Yet this shock of the time of the now, the standstill of time, allows us a moment to pause and arrange our thoughts.  For Benjamin, at least, the now time allows thinking to be arrested and to crystalize or become a constellation:  “Where thinking suddenly stops in a configuration pregnant with tensions, it gives that configuration a shock, by which it crystalizes into a monad.”  When we’re able to examine this monad, this crystallization of thought, we see the world not as it is, but rather as it might be.  And in this moment the messianic, the “to come,” flashes up, providing us a glimpse of what is always on the horizon.

It is only in the time of the now that, in Benjamin’s terms, something different might cross our horizon and enter our reality.  For Derrida, the wholly other does not come when or how we might expect, but rather it appears as the impossibility that surprises us by becoming possible.  For both, the goal is to blast open the homogenous time or the economy of the same that permeates our present reality.  Our call then is to grab ahold of the time of the now, to make the best of the standstill to arrange our thoughts such that the “to come” might show itself and alter our reality in profound ways.

Something different is coming and must come.  “On that day” things will not be as they are, but right relations will prevail–relations of equality, relations of justice, relations of peace.


Adorno and Critical Self-Reflection

Second post in the theology of remembrance series…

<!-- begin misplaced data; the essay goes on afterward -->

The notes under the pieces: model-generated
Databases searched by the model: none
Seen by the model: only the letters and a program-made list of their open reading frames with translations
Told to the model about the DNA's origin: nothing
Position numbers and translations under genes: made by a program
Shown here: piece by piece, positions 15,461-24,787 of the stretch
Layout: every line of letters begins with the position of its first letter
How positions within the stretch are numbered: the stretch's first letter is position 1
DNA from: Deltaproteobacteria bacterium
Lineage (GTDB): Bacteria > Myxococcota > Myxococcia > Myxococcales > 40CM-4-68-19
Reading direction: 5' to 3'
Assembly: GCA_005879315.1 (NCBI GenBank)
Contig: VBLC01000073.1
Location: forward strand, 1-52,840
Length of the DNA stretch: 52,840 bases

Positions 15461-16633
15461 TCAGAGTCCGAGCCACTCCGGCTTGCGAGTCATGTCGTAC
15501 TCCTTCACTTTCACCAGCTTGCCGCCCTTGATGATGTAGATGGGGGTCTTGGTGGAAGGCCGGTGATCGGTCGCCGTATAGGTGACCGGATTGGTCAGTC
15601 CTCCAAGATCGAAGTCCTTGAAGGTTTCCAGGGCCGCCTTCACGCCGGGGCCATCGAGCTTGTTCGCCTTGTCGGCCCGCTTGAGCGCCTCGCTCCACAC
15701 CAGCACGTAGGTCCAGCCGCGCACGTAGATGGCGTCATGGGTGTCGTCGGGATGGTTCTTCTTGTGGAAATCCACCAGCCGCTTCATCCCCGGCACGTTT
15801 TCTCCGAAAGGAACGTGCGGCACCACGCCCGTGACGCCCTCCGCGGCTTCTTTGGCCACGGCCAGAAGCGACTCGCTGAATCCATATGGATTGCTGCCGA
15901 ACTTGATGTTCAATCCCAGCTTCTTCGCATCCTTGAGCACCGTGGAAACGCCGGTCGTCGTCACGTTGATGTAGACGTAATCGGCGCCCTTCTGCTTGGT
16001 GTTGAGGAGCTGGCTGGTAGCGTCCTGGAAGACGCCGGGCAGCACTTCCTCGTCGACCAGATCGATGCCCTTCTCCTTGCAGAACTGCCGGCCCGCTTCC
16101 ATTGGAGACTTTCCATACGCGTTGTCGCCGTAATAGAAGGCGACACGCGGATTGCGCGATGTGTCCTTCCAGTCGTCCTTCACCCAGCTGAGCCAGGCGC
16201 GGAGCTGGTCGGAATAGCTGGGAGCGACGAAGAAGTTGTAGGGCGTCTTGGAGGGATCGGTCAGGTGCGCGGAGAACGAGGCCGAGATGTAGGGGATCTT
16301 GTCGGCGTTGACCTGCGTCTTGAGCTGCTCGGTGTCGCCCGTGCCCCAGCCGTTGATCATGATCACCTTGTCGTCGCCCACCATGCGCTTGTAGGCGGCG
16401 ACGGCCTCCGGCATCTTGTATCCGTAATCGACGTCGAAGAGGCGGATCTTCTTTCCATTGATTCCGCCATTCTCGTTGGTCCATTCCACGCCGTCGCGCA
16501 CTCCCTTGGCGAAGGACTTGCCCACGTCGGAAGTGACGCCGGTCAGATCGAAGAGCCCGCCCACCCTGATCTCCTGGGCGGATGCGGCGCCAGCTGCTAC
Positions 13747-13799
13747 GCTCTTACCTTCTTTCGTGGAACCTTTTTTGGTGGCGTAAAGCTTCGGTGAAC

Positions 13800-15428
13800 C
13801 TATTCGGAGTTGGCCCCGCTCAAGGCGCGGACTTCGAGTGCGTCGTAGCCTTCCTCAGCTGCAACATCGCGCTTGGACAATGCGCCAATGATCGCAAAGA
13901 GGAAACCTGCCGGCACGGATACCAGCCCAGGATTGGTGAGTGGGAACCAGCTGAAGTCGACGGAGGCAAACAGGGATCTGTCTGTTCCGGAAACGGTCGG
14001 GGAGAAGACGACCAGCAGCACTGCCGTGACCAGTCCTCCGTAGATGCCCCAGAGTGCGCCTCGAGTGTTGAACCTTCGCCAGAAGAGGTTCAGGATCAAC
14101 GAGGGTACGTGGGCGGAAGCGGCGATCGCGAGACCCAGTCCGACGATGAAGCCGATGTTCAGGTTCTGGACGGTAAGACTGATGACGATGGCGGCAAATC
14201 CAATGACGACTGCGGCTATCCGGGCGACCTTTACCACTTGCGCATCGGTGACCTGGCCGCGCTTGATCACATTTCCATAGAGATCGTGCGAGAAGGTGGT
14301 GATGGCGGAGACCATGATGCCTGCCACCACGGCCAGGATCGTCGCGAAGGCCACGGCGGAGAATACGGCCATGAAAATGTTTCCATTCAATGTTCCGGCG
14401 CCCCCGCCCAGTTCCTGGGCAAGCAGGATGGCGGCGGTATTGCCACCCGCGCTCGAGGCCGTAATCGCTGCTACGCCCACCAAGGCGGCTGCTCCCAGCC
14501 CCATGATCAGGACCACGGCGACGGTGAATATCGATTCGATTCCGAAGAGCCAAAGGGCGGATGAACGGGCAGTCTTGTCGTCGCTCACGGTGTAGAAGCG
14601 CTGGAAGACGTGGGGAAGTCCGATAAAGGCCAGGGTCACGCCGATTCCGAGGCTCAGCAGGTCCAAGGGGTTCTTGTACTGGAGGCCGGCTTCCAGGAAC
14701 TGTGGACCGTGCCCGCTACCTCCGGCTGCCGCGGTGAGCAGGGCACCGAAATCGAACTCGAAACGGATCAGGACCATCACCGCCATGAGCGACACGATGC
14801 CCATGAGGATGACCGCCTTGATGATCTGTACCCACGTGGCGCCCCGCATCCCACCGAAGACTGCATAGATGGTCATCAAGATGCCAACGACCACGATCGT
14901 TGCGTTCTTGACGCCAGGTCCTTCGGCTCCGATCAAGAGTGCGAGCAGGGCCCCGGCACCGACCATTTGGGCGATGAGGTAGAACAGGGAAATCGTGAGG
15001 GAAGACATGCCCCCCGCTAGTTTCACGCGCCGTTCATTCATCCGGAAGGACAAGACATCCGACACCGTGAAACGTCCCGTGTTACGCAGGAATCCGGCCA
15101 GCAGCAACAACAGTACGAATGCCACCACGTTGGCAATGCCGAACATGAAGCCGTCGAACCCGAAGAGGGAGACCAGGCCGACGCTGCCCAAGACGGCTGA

In the decades following World War II, a phrase was coined in Germany that can roughly be translated as “coming to terms with the past” or “mastering the past.” This is not an exact translation, since a precise translation simply looses some of the cultural understanding that goes along with the German phrase. But the process of coming to terms with the past became the goal of at least a subset of the German population (which included notable political and public figures), and this subset understand the process as a finite and measurable task with a clear goal. There could be, so they argued, some point at which Germans could come to terms with their Nazi past, after having considered, dissected, and discussed this past. The process, while perhaps wrong-headed, was a somewhat undertandable outgrowth of a situation of extreme guilt and shame. However, not everyone in Germany bought into such a process. Some, like philosophers Theodor Adorno and Eric Voegelin, viewed the project of coming to terms with the past as a suspicious process that in reality aimed at moving beyond the past in the sense of doing away with the past or sweeping the past under the rug. This post will talk about Adorno’s critiques of such a process and will outline what he viewed as more helpful ways of examining the past, including most importantly his notion of critical self-reflection.